Global food trade is buoyant, as are prices: FAO

Image credit: FAO

FAO’s new Food Outlook report tracks the risks associated with rising import bills amid a broad upswing in prices

Global food trade is poised for a resilient year ahead even as international food commodity prices are set to remain high amid supply and demand uncertainties, according to a new report released by the Food and Agriculture Organization of the United Nations (FAO).

The report notes that trade flows continued to reach new highs during the ongoing COVID-19 pandemic. In fact, on a global level, trade in agricultural products – particularly less-perishable foods – performed more robustly than the broader merchandise sectors.

That has contributed to driving FAO’s provisional forecast for the world food import bill in 2021 to $1.72 trillion, a 12 per  cent increase from its previous high of $1.53 trillion in 2020.

However, rising prices raise concerns that higher outlays may still mask deteriorating quantitative and qualitative dietary trends in vulnerable countries.

Food Outlook, issued twice a year, offers a detailed assessment of market supply and demand trends for the world’s major foodstuffs, including cereals, vegetable oils, sugar, meat and dairy, and fish. It also looks at trends in futures markets and shipping costs for food commodities.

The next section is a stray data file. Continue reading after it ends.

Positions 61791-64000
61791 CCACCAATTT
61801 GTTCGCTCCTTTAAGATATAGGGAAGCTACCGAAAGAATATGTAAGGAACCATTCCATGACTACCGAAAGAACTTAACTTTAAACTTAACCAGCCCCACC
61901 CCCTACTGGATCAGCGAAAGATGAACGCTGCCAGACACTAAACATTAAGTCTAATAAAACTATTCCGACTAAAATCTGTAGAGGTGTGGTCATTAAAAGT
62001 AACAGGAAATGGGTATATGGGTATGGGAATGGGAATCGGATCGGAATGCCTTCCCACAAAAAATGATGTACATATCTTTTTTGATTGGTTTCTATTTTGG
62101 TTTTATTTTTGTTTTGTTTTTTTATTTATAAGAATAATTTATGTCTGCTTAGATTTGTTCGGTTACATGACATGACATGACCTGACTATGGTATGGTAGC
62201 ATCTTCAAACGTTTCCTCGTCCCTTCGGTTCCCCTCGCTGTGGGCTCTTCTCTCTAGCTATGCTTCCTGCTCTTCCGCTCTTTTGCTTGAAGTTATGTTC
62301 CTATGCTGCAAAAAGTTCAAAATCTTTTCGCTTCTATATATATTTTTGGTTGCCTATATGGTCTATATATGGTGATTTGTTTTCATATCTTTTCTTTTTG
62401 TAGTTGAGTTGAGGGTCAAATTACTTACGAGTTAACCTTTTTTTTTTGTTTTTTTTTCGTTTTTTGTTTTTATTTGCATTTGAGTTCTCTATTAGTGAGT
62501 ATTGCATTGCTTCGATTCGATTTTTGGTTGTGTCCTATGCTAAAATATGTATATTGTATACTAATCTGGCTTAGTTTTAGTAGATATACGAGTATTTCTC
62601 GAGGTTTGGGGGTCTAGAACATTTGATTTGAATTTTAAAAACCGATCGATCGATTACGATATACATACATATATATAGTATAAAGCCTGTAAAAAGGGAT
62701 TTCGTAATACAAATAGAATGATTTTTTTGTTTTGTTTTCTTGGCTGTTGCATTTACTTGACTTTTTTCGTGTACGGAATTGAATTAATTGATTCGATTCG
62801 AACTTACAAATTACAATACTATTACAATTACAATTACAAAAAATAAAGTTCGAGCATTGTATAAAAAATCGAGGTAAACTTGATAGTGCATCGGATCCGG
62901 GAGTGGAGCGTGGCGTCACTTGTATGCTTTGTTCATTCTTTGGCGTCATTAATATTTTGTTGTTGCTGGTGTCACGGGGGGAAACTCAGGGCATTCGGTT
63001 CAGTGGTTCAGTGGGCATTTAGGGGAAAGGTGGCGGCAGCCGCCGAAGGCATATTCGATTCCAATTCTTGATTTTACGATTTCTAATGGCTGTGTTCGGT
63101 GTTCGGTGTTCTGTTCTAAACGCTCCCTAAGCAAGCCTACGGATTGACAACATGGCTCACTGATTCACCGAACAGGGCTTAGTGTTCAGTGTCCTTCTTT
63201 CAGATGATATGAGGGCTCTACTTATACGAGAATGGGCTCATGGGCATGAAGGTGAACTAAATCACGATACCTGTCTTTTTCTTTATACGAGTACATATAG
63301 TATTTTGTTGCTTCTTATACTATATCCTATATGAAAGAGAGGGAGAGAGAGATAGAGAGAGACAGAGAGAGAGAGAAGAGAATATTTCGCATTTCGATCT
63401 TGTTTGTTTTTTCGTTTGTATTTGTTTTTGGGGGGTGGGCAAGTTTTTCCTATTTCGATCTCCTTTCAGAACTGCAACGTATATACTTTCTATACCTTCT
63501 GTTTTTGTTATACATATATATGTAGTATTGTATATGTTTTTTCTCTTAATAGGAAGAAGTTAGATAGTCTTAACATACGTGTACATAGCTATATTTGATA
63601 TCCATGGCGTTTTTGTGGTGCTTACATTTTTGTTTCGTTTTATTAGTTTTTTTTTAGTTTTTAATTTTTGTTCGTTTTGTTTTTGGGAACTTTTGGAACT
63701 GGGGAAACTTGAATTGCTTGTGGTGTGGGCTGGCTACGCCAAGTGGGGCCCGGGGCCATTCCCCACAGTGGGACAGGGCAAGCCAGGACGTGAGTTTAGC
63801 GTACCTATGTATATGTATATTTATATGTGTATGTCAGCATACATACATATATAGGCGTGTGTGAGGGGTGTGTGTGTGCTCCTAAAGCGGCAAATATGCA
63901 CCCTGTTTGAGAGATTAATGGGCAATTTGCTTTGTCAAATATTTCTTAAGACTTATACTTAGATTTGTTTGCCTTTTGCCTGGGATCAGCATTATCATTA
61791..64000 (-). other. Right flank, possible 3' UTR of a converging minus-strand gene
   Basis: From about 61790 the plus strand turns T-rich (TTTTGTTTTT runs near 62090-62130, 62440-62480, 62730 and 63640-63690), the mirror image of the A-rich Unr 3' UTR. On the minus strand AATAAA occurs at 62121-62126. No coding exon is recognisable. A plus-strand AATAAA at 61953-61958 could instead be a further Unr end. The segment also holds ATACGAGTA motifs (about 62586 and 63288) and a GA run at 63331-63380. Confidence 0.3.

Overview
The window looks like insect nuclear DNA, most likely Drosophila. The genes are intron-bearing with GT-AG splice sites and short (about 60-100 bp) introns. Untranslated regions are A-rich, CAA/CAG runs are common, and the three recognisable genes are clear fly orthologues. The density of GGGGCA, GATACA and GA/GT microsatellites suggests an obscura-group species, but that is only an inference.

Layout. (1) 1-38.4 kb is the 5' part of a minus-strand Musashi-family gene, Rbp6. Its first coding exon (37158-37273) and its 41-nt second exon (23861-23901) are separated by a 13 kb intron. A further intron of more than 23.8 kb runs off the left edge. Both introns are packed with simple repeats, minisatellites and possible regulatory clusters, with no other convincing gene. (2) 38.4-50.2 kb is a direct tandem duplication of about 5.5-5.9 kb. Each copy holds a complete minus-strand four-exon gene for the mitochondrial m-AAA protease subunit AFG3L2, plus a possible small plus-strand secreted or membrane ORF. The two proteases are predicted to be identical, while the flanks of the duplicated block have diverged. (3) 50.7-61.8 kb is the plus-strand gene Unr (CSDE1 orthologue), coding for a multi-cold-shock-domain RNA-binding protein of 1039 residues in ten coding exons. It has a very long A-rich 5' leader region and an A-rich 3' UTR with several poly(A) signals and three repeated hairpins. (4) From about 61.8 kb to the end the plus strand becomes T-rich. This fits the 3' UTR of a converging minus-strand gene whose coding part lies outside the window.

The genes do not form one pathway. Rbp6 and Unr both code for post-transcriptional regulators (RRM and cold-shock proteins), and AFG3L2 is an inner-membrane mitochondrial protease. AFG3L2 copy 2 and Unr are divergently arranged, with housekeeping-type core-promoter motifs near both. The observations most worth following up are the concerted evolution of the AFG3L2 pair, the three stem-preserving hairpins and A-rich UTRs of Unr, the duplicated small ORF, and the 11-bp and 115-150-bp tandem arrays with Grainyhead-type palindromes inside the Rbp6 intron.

Among its findings, measured by the FAO Global Food Consumption Price Indices, is that the average worldwide consumer price of protein in May 2021 was 23 per cent above its May 2020 level. Calories, in prices, meanwhile, were up 34 percent year-on-year and hit their highest level since February 2013.

The market outlook for oilseeds and their derived products appears tight, with resumed production growth foreseen insufficient to satisfy world demand.

World supplies of wheat and rice are robust, while stocks of coarse grains are forecast to fall despite an expected record 2021 global production, reflecting large-scale utilization foreseen for livestock feed and industrial starches.

Lastly, the Food Outlook explores an innovative way of measuring food prices paid by importers that also takes into account the way demand trends change, often as a result of income shifts, and covers a broader array of foodstuffs than the FAO Food Price Index (FFPI).

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